Austerity And Pessimism Won’t Win Elections
Optimism sells. Someone should remind the GOP of this fact.
Using the election results in France and Greece as a starting point, Matt Lewis makes an important point that Republicans would do well to remember:
It may serve as a helpful warning to the GOP that — while responsible governance is crucial — austerity, in and of itself, is not a political winner. In fact, its abandonment helped propel Ronald Reagan to the presidency — arguably, the most important conservative electoral victory in modern American history.
Reagan, of course, ran and lost as a traditional balanced budget Republican in 1976. But by 1980, he was advocating the more optimistic supply-side economics of Jack Kemp. There is a lesson to be learned here. Even as Republicans rightly suggest trimming the fat and getting our economic house in order, they would be wise to eschew the implication that their vision for the future involves wearing cardigans and turning down the thermostat. A defeatist attitude offends the American spirit. Conservatives, of all people, ought to appreciate this.
Optimism sells — even to fiscal conservatives.
This is the part of Ronald Reagan’s legacy that the contemporary right seems to forget. Living as they do in their hyper-partisan world where political warfare is the rule rather than the exception, they don’t realize that Ronald Reagan succeeded not because he “sold” conservatism to America so much as it was because he reinvigorated a sense of optimism that had been beaten down after a decade of war, protests, Watergate, and a stagnant economy. Sound familiar? It should. I’m generally not one of those people who believes in the idea that history repeats itself but the similarities between the condition of America, and Americans, today and 1980 are fairly apparent. The problems are different, of course, but the sense that the nation’s best days are behind it is back again, and what Americans really want, I think, is a reason to think the future will be better.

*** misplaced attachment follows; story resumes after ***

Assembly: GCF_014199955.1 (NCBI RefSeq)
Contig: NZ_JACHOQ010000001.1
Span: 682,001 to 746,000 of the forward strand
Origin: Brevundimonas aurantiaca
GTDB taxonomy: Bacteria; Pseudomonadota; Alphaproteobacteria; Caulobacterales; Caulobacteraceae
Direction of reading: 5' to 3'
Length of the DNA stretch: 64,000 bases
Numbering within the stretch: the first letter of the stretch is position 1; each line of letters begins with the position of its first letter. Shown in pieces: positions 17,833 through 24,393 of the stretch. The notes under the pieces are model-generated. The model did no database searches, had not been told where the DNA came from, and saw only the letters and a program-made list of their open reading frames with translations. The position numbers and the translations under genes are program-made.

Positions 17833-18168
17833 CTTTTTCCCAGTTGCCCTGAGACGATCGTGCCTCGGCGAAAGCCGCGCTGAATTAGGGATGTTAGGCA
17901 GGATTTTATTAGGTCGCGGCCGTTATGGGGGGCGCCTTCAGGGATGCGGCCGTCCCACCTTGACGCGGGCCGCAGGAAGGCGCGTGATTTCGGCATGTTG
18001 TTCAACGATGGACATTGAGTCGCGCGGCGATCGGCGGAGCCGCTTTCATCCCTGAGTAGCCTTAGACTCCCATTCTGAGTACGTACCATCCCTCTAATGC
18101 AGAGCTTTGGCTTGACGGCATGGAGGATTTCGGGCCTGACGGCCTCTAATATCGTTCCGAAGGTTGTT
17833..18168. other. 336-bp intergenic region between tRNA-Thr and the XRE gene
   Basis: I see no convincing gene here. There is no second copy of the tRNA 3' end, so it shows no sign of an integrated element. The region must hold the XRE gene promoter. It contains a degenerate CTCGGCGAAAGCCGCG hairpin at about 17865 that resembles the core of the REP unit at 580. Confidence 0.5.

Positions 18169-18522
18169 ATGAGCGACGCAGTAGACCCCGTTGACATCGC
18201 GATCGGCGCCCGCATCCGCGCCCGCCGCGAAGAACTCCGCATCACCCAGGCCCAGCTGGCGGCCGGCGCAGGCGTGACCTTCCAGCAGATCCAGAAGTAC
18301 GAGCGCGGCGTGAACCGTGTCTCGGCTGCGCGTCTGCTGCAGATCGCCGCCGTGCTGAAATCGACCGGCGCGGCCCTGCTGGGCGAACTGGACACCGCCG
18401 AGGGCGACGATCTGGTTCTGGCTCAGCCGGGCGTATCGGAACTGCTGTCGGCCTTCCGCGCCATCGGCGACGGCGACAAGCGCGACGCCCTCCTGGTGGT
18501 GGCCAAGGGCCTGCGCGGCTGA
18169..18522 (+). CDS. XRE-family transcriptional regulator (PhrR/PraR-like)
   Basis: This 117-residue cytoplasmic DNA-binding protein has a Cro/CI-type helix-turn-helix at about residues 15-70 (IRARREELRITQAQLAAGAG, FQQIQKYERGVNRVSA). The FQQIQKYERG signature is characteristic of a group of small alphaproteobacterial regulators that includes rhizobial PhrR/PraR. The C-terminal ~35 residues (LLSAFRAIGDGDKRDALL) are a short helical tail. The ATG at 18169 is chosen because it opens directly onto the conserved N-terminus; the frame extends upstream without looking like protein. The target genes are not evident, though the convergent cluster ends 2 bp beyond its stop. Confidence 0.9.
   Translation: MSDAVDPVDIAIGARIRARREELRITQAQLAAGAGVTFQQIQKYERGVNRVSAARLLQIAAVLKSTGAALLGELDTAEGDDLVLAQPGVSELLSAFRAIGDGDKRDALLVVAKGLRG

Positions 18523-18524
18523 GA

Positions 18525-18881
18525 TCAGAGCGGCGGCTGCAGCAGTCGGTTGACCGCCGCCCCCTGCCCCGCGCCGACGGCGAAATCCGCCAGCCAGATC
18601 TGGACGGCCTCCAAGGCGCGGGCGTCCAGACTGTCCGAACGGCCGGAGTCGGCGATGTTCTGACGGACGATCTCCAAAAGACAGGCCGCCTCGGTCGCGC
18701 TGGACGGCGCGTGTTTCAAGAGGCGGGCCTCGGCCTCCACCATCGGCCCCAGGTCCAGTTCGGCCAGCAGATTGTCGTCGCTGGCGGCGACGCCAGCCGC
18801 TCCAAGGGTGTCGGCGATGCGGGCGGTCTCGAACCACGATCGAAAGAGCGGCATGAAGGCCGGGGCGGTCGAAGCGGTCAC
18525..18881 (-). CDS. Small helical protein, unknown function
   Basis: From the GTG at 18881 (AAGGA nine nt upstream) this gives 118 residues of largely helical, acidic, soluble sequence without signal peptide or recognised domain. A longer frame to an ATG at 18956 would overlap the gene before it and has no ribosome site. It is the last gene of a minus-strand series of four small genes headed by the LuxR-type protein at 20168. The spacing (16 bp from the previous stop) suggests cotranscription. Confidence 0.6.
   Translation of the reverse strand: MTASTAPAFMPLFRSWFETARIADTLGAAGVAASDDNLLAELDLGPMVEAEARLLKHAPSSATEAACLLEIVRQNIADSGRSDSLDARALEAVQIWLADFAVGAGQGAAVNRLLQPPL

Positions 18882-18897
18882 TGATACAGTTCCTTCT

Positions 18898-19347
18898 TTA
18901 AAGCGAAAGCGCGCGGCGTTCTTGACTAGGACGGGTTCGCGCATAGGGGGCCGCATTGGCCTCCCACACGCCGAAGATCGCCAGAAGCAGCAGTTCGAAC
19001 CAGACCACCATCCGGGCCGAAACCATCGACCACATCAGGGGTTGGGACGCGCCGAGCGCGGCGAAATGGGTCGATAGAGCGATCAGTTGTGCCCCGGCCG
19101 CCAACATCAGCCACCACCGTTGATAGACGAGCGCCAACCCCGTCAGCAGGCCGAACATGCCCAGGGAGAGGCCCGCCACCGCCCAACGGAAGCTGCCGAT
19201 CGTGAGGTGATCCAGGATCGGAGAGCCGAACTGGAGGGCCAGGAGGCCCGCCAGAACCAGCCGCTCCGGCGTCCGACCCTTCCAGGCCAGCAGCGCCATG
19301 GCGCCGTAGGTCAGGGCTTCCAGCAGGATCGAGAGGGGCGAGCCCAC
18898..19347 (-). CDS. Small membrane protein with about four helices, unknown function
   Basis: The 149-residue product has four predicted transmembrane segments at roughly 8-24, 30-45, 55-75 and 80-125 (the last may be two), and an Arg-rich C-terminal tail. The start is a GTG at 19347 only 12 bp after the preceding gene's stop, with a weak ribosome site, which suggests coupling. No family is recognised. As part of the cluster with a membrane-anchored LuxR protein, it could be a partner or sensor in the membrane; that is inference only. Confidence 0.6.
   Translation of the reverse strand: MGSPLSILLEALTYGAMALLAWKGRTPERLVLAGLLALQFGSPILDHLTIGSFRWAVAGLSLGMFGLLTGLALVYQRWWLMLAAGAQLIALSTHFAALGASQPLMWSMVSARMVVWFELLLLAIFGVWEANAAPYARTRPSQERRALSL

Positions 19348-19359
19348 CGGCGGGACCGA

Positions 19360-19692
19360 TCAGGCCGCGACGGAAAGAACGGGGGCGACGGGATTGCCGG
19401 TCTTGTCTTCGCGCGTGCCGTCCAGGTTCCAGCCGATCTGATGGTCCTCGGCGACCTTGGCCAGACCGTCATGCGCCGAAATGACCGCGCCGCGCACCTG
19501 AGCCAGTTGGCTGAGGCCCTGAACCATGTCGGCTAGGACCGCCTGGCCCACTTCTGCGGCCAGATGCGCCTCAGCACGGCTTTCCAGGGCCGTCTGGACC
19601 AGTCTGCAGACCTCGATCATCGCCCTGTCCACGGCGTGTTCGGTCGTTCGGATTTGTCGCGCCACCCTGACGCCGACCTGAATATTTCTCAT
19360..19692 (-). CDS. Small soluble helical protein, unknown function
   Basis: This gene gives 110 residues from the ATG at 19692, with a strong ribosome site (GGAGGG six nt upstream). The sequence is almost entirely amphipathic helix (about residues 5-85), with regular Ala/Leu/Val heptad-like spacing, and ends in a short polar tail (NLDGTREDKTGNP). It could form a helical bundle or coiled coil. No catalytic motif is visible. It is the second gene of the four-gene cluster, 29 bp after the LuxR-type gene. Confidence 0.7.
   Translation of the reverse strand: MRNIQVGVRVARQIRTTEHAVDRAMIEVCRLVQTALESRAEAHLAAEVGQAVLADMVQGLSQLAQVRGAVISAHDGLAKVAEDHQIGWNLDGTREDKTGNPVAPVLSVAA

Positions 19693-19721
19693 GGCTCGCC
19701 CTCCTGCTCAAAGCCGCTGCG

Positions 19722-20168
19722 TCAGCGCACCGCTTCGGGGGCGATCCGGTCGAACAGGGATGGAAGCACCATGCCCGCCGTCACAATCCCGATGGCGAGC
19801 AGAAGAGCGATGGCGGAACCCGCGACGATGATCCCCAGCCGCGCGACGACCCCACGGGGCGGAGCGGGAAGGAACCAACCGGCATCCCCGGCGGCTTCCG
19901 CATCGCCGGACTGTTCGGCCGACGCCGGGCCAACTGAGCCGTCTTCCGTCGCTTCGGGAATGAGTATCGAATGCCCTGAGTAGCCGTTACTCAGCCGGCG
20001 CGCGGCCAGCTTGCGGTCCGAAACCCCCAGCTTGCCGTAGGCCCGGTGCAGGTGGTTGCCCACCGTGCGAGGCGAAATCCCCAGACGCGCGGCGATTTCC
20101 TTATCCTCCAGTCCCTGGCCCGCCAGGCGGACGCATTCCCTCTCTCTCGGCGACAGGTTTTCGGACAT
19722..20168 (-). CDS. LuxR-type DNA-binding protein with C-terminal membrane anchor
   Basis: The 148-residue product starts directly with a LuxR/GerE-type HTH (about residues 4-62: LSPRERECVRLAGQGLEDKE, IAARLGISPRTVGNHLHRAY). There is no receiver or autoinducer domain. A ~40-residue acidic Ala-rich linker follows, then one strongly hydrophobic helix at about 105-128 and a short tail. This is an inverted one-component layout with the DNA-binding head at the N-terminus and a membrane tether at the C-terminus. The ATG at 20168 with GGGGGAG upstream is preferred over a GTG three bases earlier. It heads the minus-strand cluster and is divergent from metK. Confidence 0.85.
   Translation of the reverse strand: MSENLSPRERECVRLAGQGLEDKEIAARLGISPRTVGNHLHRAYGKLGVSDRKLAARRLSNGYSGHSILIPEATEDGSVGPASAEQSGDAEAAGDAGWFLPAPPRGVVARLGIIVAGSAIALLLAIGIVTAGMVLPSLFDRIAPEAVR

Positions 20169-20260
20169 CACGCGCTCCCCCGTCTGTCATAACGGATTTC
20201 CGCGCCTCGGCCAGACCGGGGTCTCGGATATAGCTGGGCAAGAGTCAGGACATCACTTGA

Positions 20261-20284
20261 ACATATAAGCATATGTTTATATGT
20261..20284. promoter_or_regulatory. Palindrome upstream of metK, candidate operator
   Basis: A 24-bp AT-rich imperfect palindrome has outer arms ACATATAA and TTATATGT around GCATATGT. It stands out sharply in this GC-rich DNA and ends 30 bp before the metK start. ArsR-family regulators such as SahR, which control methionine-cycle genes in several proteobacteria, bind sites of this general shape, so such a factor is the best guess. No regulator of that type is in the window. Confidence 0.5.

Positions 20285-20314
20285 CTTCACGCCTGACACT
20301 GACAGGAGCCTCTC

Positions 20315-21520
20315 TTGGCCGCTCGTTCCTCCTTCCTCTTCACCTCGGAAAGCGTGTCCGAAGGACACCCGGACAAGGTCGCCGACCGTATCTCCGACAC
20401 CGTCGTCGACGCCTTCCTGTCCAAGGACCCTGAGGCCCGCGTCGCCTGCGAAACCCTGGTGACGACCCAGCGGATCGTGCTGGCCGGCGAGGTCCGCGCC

Instead, they’re getting the Republican Party, which seems to be locked into a gospel of doom and gloom, as I observed last year on the occasion of the centennial of Reagan’s birth:
The Ronald Reagan I remember was an optimist who spoke of America as being the “shining city on the hill,” and who, even if in the depths of the Carter Malaise believed that the country’s best days were ahead of it, a sentiment that appeared throughout his major campaign speeches in 1980. One of the reasons Ronald Reagan was successful was because he brought that message of optimism at a time when the American public was becoming increasingly pessimistic.
Modern-day conservative rhetoric, especially as practiced by the Palin’s and Glenn Beck’s of the world, seems to have thrown that Reagan optimism overboard in favor of a philosophy that seems to find enemies around every corner, and conspiracies behind every event. I don’t know what you call that, but it sure as heck isn’t Ronald Reagan, which just makes the efforts by such people to claim Reagan’s legacy as their own all the more pathetic
Of course, the Republicans don’t really have a candidate talking optimistically about America the way Reagan did. Romney mouths the words sometimes but they really don’t seem sincere and it’s clear that the GOP audience he’s been talking to would rather hear him talk about how evil Obama is than anything else. It’s too bad, really, because an optimistic, pro-growth, message is exactly what the country needs right now.
None of this is to say that fiscal prudence isn’t important, or that we don’t need to seriously address the fiscal issues facing the nation sooner rather than later, of course. However there is a way to address those issues in a political message that doesn’t involve falling back on gloom and doom and, more importantly, many of these issues would begin to resolve themselves if we returned to an era of decent (i.e., 3.5-4.5%) economic growth rates. So in some sense, economic growth and fiscal responsibility are two sides of the same coin. Right now, though, the GOP only seems to be looking at one side of the coin and the message their sending isn’t exactly one that’s likely to win elections.